and what about the finding of international experts that the BNPP was built near major earthquake fault lines.   is it true that PHILVOLCS Director Renato Solidum Jr. has debunked this, saying there is no evidence to support the presence of an active fault beneath the nuclear reactor building of the BNPP or within the BNPP area?   meaning, not near enough to be affected by a major major earthquake?   really?

don’t know na whom to believe.  i’m still anti-nuke.

4 Responses to to BNPP or not to BNPP

  1. March 19, 2011 at 10:27 pm
    manuelbuencamino

    There is some controversy regarding France’s recycling of spent fuel rods. It seems that the processing produces radioactive emissions as well. I read somewhere that England and some other countries had complained about it because the radioactive whatever was reaching their countries.

    As to all those claims that nuclear power plants are safe and the number of casualties as a result of chernobyl and tmi are small etc. All I can say is the nuclear power industry is as honest and straightforward about their product as the tobacco industry is with their product.

    Mankind has discovered a fantastic form of energy. Unfortunately it is still not capable of using it safely.

    Of course one can always argue that nothing is 100 percent safe but it’s relatively safe, it does not emit hydrocarbons and it’s cheaper in the long run so it’s worth it considering the minimal risk involved. And I would agree with that if there were no other option.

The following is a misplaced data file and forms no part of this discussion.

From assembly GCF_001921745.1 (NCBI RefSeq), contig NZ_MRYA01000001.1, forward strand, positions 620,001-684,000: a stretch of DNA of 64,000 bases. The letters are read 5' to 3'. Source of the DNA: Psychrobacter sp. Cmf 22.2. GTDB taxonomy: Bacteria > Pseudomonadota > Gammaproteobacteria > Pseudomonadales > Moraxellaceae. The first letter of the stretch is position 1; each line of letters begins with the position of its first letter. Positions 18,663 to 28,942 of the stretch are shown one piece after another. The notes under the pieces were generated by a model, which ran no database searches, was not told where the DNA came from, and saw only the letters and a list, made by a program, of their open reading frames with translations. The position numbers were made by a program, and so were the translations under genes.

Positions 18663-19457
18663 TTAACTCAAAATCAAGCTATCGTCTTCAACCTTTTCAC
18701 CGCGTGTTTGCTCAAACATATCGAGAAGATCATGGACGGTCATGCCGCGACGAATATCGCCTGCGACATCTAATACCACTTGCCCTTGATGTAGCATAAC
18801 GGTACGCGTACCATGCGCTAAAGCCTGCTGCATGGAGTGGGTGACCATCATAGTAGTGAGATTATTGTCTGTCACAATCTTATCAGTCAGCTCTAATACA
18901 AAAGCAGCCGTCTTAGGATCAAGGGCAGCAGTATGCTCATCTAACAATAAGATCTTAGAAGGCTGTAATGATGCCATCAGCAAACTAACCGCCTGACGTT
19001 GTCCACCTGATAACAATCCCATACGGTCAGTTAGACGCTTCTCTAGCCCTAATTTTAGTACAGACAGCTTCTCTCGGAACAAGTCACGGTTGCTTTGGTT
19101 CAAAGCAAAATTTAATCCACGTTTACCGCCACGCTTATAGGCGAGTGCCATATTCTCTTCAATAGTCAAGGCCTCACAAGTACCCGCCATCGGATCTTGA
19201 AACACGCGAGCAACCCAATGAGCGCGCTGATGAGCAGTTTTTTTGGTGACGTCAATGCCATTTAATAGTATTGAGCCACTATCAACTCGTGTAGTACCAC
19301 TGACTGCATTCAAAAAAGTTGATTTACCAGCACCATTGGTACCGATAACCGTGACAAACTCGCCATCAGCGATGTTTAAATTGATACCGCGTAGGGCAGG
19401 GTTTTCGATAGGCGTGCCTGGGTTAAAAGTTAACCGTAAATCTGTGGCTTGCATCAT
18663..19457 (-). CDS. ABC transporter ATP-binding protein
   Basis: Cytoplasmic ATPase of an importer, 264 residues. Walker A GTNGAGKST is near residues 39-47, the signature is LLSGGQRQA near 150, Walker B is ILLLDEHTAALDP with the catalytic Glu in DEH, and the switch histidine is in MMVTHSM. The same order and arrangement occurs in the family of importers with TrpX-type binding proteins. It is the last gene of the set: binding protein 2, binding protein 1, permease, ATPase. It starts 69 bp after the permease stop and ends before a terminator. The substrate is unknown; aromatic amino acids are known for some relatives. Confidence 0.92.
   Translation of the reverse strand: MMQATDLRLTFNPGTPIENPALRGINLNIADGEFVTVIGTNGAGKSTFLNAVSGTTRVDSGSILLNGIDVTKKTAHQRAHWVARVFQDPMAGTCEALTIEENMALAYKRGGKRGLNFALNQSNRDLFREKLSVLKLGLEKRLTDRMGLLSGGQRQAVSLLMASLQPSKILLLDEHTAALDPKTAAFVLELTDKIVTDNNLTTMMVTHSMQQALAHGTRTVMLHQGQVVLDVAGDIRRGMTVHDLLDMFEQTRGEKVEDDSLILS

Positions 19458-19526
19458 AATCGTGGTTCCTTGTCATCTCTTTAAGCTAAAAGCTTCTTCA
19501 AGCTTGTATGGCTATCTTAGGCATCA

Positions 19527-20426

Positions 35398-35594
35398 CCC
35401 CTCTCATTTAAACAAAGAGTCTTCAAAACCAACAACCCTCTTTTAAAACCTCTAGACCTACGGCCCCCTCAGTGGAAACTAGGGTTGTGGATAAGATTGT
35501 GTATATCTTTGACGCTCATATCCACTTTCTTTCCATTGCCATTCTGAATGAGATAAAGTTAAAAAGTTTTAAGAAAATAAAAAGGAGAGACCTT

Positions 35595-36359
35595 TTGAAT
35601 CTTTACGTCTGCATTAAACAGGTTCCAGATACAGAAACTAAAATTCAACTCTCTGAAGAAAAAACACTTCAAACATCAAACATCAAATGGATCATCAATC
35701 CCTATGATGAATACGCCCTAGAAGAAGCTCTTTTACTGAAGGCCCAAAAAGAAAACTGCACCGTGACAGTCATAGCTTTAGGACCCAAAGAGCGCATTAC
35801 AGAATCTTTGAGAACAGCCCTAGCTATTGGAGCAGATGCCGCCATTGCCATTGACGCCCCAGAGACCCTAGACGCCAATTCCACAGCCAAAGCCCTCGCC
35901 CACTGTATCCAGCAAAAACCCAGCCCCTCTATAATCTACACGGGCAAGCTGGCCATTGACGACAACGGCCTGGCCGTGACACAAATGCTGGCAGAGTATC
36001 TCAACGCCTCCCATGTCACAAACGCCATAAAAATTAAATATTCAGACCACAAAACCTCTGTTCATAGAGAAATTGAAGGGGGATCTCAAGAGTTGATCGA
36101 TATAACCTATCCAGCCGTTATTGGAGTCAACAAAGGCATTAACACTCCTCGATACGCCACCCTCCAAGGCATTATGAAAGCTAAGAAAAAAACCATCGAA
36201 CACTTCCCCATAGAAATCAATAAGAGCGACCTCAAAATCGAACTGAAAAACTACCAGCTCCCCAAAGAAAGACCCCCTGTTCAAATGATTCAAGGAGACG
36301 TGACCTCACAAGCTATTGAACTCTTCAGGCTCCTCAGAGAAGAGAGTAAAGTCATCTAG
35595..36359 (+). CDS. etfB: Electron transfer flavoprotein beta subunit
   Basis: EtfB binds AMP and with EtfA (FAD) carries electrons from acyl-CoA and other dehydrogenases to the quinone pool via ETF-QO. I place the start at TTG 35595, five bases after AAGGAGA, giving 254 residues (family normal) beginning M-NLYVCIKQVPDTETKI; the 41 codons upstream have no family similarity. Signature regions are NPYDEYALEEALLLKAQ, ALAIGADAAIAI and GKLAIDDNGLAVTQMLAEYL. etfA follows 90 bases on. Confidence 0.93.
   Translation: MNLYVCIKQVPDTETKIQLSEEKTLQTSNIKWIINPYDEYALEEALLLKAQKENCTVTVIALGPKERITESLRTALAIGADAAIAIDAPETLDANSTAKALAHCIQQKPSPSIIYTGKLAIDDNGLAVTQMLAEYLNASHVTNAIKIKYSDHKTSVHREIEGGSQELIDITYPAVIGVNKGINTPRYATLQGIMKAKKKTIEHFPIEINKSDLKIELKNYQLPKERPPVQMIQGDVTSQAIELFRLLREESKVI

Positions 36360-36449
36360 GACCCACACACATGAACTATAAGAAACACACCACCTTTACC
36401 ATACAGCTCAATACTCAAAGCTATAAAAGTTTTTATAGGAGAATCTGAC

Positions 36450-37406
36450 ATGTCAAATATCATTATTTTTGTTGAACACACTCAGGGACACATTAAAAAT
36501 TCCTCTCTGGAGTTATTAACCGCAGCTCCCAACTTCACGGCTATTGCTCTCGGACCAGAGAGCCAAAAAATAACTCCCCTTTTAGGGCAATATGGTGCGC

But there’s solar, wind, geothermal, and hydroelectric alternatives. There is even fusion technology on the horizon. True these alternatives may be expensive at the moment but so was nuclear energy in the beginning.

    At day’s end I think will sleep more soundly around a solar power plant than a nuclear facility. And that’s the bottom line.

  2. March 19, 2011 at 10:41 pm

    i forgot to say, our science chief pala is a “nonscientist” acc to flor lacanilao…

  3. March 21, 2011 at 6:13 pm
    UP nn grad

    to manuel: Maybe the reason that Danding or other kamaganak’s have not proposed Solar Power is typhoon-belt countries are bad locations for those photo-voltaic and other lenses for solar. And Pinoys-in-Pinas may prefer coal to solar. Reason — solar costs three to five times as much as coal, just imagine what happens to Pilipinas electricity rates.

  4. March 31, 2011 at 2:11 am
    manuelbuencamino

    UP,

    Those costs relating to solar energy that you speak of begin to go down as the technology matures. Parang LCD yan o kaya yung mga cellphones.